In the very near future we will have our first GeekTeen driver in our home. One with a full driver’s license instead of the learner’s permit that is presently being carried. So, we’re faced with the task of adjusting to this new milestone in life, and working through the technological advancements that have sprung into the marketplace since the GeekMom and I were teenage drivers. We wonder, just because the technology is there, is it necessary?
I’ll start right away with saying that I do not want to be a
helicopter parent. We’re working through the new rules we will have for when, where and how our GeekTeen will be driving.
We are choosing to base this on trust instead of basing it on data collected through the different technologies that can be attached to vehicles. So we’re not installing the GPS tracking devices in our cars and sitting watching a web-page update with vital statistics.
We’re also not installing the in-vehicle cameras. I could only shake my head when my insurance agent sent me a link to TeenSafeDriver
– it’s a helicopter parent’s dream:
The Teen Safe Driver Program uses a small device placed behind the rearview mirror of your teen’s vehicle. It captures the view out the front, and into the interior, of the vehicle but never saves any data UNLESS activated by an erratic vehicle movement – extreme braking, cornering, and acceleration or if there is a collision. When the device is activated, it saves an EVENT comprised of the previous ten seconds and the following ten seconds showing not only WHAT
happened but WHY it happened.
The event is transferred wirelessly to
DriveCam’s Event Analysis Center where the video is reviewed, scored and coaching tips are added. Parents and teens log in to a secure Web site to view the video and tips for safer driving. Teens are coached for improvement in problem areas, and also praised for good driving events.
Now, the budding conspiracy theorist in me goes down the path that this information would also be stored on myself and my wife if we were to make “erratic vehicle movements” and our insurance premiums would be adjusted accordingly.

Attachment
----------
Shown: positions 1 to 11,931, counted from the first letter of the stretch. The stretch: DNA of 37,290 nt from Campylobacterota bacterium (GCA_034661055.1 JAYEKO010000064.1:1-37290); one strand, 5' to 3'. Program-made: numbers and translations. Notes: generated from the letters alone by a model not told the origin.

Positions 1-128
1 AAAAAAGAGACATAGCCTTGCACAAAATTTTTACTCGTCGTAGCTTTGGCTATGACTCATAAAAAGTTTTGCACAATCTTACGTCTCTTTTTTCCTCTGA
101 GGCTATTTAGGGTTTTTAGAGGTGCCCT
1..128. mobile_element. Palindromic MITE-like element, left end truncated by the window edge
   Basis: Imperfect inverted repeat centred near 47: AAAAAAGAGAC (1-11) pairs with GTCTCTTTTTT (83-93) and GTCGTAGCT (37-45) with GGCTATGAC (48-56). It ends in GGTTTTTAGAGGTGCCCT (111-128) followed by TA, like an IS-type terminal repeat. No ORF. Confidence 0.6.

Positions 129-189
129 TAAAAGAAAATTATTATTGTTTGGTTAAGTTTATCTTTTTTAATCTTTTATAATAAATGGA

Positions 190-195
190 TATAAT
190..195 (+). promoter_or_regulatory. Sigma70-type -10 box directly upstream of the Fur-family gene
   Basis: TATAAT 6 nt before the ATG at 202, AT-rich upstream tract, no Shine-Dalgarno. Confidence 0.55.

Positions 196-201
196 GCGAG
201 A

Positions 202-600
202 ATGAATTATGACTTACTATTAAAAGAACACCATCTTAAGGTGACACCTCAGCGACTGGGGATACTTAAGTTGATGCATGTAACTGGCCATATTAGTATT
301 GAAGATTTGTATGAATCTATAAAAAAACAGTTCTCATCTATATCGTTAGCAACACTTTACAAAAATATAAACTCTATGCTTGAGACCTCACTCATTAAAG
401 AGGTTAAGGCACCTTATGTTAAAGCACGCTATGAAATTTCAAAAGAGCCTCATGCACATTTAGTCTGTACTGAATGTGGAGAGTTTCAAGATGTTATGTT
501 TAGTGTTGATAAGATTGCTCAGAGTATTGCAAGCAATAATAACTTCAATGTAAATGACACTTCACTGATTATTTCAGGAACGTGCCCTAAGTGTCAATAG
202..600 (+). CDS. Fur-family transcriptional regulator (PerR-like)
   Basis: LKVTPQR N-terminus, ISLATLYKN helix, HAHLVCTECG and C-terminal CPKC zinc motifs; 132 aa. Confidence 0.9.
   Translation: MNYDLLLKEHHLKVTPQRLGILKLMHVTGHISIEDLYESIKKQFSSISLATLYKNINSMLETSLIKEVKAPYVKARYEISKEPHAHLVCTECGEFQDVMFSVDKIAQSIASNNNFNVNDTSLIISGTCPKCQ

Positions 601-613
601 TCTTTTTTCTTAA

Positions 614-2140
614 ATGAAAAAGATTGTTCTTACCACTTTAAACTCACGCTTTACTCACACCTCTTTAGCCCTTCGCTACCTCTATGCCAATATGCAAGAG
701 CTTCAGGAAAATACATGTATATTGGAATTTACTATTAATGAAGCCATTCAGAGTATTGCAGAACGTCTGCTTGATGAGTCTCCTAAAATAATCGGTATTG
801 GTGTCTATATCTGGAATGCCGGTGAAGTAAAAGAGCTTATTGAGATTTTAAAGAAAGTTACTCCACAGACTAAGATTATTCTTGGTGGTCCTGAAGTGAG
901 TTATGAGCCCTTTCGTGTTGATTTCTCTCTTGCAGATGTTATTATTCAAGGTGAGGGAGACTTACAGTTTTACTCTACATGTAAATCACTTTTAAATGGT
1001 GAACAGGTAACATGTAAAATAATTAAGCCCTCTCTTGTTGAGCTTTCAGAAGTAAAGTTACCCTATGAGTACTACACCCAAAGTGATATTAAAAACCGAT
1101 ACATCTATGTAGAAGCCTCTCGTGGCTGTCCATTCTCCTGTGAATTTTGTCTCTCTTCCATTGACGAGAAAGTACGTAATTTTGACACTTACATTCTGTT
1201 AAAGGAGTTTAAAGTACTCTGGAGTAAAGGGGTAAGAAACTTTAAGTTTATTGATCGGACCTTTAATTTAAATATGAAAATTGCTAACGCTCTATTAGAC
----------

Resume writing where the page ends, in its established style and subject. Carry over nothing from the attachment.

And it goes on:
We know that mistakes will be made. We know that this is a learning process with (potentially) much more serious consequences, however a driver’s license is a privilege rather than a right. The GeekTeen will have new-found powers, and our holding the driver’s license if there are problems is our new-found weapon in helping teach responsibility. We’ve got just a couple more years before the
GeekTeen is off to college, and we want the GeekTeen as prepared as possible for living life apart from us.
Some of the other things we’re doing (and we know some will disagree with our approach) is that we’re allowing the GeekTeen keys to the car as long as the GeekTeen has enough money in a bank account to cover the insurance deductible. Should there be an accident, the
GeekTeen will pay the deductible, need to still have enough to cover the deductible in the bank and in addition will have to pay for the increased insurance premiums.
At any time there isn’t money to cover these items, the license is ours until such time as there is.
So, what about you – the ones who have survived teen drivers without benefit of technology – what were some of the rules you put in place to make sure your kids were safe (or safer) behind the wheel of the car? And for those that don’t yet have teen drivers, are you going to deck out your car with the latest and greatest technologies?